23 May 2017

Westminster service marks centenary

A special service of thanksgiving was held at Westminster Abbey today to celebrate the 100th anniversary of the founding of the CWGC during the darkest days of the First World War.

The Abbey service paid tribute to this unique Commonwealth institution, which commemorates 1.7 million casualties of the two world wars. Their bodies are laid to rest in beautiful cemeteries, and the names of those with no known grave are remembered, by name, on magnificent memorials across the world. 

The Service of Thanksgiving included a band and an orchestra, the Westminster Abbey choir, a Maori choir, floral display, hymns and readings by dignitaries including Michael Fallon, Vice Admiral Sir Tim Laurence and Australian High Commissioner Alexander Downer.

The Civilian Rolls of Honour

At the heart of today’s service was the solemn rededication and blessing of the CWGC’s Civilian Rolls of Honour. During the Second World War Sir Fabian Ware became deeply concerned that civilian casualties should be properly commemorated. He suggested to the Prime Minister, Winston Churchill, that the names of all those civilians who died in the UK and further afield throughout the Commonwealth, should be commemorated in beautiful handwritten volumes, which would forever be held at Westminster Abbey.

More than 67,000 names are carried on the pages of the CWGC’s Civilian Rolls of Honour. The names and ages record the many personal tragedies the Second World War brought to those on the home front and the CWGC’s determination that they would never be forgotten.

CWGC Director General Victoria Wallace said: “The story of the Commonwealth War Graves Commission is one the whole world should take pride in. That Governments in 1917, amid the chaos and carnage of the First World War, had the vision to design, build and care for an estate of cemeteries and memorials of such beauty was a fitting testimony to their gratitude to all those who died for their countries. I hope everyone will help the CWGC celebrate the astonishing and enduring achievement which is now moving into its second century.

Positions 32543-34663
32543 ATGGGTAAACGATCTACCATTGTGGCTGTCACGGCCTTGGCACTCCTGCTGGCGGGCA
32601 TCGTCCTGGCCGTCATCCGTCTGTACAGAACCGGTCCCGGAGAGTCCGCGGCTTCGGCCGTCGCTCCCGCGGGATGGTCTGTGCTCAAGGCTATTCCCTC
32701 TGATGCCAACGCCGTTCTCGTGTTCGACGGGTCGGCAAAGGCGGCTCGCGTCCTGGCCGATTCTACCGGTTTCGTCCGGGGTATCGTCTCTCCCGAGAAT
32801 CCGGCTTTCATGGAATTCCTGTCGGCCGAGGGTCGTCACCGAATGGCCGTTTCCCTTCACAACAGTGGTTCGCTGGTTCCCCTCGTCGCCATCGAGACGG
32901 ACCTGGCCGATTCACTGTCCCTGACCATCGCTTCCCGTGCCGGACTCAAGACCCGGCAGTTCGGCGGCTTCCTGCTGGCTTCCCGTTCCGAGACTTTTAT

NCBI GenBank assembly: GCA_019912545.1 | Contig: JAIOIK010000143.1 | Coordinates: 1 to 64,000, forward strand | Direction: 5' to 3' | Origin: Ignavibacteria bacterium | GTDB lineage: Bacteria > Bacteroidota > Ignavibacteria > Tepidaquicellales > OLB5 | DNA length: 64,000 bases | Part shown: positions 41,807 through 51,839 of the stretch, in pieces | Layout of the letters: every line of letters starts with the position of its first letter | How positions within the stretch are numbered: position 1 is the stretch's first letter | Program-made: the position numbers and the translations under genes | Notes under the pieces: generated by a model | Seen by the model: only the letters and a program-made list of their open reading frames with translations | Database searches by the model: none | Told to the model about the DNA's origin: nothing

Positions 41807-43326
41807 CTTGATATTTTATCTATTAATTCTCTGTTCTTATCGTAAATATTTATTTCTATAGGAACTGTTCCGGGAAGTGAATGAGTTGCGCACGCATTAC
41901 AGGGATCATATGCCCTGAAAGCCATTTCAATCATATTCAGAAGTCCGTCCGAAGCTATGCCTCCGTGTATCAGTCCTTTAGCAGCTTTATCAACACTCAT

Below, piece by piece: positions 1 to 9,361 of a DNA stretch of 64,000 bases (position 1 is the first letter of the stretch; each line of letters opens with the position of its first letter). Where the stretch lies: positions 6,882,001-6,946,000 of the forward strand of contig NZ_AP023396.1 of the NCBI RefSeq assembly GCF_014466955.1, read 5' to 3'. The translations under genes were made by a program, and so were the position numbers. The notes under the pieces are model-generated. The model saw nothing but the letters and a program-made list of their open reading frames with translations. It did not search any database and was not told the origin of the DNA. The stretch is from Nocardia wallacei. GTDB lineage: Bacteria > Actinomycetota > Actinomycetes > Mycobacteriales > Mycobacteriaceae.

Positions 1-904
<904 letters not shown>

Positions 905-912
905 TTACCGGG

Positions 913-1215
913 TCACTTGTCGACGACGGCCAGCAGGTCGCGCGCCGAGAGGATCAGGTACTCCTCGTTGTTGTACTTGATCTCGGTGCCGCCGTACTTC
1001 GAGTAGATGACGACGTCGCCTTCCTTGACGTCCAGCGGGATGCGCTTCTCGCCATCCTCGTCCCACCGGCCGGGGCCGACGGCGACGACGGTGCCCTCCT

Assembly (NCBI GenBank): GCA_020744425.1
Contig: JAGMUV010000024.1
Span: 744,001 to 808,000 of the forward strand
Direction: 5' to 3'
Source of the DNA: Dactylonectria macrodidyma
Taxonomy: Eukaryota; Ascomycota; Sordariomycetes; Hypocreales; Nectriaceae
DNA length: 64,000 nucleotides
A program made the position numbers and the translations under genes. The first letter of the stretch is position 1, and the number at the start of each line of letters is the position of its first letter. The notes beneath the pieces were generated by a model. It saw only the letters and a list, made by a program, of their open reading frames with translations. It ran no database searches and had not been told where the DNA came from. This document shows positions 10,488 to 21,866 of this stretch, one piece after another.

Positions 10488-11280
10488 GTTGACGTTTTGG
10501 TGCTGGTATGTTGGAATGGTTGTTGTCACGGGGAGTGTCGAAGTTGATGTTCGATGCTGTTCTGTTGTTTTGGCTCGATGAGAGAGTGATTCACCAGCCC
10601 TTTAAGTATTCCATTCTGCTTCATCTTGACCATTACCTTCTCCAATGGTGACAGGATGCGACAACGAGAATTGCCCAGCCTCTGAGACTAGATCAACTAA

Westminster Abbey and the CWGC – the Tomb of the Unknown Warrior

During the service a new biodegradable wreath made by CWGC Director of Horticulture David Richardson and Royal Horticultural Society Fellow Judith Blacklock was laid at the Tomb of the Unknown Warrior.

The industrialised nature of the fighting in the First World War meant that many thousands of the dead could not be identified. The Commission buried these men beneath headstones bearing the memorable inscription chosen by Rudyard Kipling “A SOLDIER OF THE GREAT WAR, KNOWN UNTO GOD”. 

It was a young army padre, Rev. David Railton MC, who first suggested that the body of one unknown soldier be returned to England to represent all those who had been lost in the Great War. In 1920 he wrote to the Dean of Westminster Abbey, suggesting the burial should be in the Abbey, 'the Parish Church of the Empire'.

For more about the Civilian Rolls of Honour and new commemorative wreath click here.

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